Date: Feb 16, 2013 5:01 PM Author: fom Subject: Re: Matheology § 222 Back to the root<br> s On 2/16/2013 3:37 PM, Virgil wrote:

> In article

> <e827583d-6246-4dd1-a860-bc7da80bfbcd@r3g2000yqd.googlegroups.com>,

> WM <mueckenh@rz.fh-augsburg.de> wrote:

>

>> On 15 Feb., 23:27, Virgil <vir...@ligriv.com> wrote:

>>> In article

>>> <8847efa6-6663-40e9-a61e-76bba7f34...@dp10g2000vbb.googlegroups.com>,

>>>

>>>

>>>

>>>

>>>

>>> WM <mueck...@rz.fh-augsburg.de> wrote:

>>>> On 15 Feb., 00:53, Virgil <vir...@ligriv.com> wrote:

>>>

>>>>>>> And just this criterion is satisfied for the system

>>>

>>>>>>> 1

>>>>>>> 12

>>>>>>> 123

>>>>>>> ...

>>>

>>>>>>> For every n all FISs of d are identical with all FISs of line n.

>>>

>>>>> For every n there is an (n+1)st fison of d not identical to any FIS of

>>>>> line n.

>>>

>>>> That does not prove d is not in the list, but only that d is not in

>>>> the first n lines of the list.

>>>

>>> For every n.

>>

>> For every n there are infinitely many lines following.

>> You never can conclude having all n.

>>

>

> Then WM must be willing to give up all induction arguments and proofs by

> induction, as they are all have the same basis as Cantor diagonal

> arguments: if something is true for the first natural, and whenever true

> for a natural 'n' is also true for the natural 'n + 1', then it is true

> of ALL n.

>

> Thus true for the first natural and if true for n then true for n+1

> DOES allow one to conclude having all n.

>

> At least outside of Wolkenmuekenheim.

>

> Does WM really want to give up the proof by induction?

>

Yes.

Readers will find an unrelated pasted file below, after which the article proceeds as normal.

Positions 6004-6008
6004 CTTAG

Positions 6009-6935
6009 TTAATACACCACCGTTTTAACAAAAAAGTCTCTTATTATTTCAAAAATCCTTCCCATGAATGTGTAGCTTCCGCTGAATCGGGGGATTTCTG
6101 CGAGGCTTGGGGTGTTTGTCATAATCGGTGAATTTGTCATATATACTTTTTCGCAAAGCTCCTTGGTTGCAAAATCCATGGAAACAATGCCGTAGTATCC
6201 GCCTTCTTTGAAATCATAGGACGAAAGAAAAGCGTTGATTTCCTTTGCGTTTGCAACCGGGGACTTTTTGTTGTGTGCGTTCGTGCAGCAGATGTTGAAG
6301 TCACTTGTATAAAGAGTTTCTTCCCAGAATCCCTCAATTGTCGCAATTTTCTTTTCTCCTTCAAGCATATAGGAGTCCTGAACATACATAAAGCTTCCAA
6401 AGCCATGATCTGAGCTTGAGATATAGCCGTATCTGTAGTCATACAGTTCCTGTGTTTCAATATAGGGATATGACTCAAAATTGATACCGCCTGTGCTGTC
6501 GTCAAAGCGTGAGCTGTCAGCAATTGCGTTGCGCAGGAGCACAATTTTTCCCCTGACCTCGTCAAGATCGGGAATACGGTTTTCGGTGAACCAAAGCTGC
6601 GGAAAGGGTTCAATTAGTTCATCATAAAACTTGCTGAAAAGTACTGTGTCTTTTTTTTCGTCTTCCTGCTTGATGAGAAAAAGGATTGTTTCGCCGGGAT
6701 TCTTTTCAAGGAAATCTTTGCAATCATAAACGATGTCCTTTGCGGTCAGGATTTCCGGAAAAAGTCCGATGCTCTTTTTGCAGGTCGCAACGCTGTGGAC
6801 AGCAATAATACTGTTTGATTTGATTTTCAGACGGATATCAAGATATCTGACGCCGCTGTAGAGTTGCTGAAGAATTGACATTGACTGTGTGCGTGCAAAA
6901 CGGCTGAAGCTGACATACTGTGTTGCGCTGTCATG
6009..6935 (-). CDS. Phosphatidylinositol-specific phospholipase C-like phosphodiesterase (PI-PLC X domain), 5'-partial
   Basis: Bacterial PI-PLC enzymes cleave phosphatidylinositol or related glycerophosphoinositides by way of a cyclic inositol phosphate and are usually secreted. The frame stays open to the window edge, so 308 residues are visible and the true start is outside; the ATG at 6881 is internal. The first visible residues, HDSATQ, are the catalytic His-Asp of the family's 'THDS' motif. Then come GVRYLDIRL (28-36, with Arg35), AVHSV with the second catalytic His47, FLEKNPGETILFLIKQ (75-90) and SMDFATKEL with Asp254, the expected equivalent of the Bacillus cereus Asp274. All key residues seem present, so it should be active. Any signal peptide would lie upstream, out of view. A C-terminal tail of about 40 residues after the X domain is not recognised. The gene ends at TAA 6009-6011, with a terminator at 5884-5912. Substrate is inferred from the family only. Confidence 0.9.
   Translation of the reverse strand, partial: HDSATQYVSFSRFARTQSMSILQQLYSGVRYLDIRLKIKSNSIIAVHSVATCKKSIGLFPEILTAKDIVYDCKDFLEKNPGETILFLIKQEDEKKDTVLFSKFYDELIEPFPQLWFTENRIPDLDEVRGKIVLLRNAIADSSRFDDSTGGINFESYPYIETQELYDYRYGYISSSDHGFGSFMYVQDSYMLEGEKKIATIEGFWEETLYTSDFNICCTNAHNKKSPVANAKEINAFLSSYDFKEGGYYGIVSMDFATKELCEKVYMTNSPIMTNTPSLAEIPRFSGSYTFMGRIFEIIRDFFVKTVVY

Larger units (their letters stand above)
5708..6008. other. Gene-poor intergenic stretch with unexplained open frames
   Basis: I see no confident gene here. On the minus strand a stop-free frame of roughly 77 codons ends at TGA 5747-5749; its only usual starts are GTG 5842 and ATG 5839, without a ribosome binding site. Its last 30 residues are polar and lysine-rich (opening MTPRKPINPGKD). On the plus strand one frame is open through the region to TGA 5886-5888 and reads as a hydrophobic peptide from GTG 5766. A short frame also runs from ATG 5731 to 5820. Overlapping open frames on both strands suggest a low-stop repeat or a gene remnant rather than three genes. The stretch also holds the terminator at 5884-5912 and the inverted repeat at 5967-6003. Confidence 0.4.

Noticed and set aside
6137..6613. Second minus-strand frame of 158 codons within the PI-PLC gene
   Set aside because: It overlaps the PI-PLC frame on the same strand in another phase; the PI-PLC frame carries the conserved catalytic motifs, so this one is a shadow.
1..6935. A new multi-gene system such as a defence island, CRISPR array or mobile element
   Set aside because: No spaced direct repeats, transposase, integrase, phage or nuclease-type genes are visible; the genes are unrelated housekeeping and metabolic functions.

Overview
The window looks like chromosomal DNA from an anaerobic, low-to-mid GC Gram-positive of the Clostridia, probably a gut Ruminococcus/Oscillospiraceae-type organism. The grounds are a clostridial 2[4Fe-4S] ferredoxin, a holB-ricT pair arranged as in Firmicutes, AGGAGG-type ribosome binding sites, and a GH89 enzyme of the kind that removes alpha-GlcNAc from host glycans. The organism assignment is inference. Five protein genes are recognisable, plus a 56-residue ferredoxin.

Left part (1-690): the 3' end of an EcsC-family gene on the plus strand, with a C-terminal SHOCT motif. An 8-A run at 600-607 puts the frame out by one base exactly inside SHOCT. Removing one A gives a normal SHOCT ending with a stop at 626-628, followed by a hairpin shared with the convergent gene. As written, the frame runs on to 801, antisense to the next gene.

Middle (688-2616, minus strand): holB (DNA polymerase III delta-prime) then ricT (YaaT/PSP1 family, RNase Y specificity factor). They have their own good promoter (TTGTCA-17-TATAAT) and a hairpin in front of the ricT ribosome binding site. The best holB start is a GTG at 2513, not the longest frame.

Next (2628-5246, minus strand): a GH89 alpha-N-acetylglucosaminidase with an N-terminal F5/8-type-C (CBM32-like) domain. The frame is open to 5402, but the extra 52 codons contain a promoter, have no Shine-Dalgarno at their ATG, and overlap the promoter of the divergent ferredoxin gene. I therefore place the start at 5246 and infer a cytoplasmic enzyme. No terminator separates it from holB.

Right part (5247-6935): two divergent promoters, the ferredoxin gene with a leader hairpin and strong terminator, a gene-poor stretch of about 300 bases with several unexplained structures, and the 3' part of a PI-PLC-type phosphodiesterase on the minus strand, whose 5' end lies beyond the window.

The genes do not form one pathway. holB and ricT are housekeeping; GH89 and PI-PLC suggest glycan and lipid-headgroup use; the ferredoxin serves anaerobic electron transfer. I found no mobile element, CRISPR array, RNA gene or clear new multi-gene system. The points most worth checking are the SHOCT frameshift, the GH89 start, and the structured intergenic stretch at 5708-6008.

Once again, as I have watched these discussions,

it is clear that what is involved here is the

structure of the natural numbers as a directed

set.

And, as I consider how WM never tires of the same

meager statements rather than substantive discussion,

it occurs to me that his issue with the reversal

of quantifiers in relation to directed set structure

is the key.

Could it be that the underlying sense of proof by

induction is the same as the construction of a

forcing language?

That is, it is Euclid's proof that there is no

greatest prime number which establishes the

directed set structure. Euclid's proof involves

an application of a successor.

In forcing, the order relation of a directed

set is inverted. From this, one constructs a

forcing language through which a forcing model

is obtained. What proves that the forcing model

is not the ground model? It is the fact that

one can produce a name not in the ground model.

The forcing model has names for every element

of the ground model plus at least one name

different from those names.

This is not the diagonal proof.

So, in relation to your question, is mathematical

induction an arithmetical expression of what

the algebraic methods associated with forcing

do. Does mathematical induction rely on the

reversal of order relative to the directed set

structure?

If this is reasonable, then WM's assertions

concerning the reversal of quantifiers do imply

that WM rejects induction.

Apparently, WM is a paragon ultrafinitist.

But, then which set of prime numbers are *the*

*finite* set of prime numbers?

This is where his problem of not understanding

the meaning of "singular term" reappears.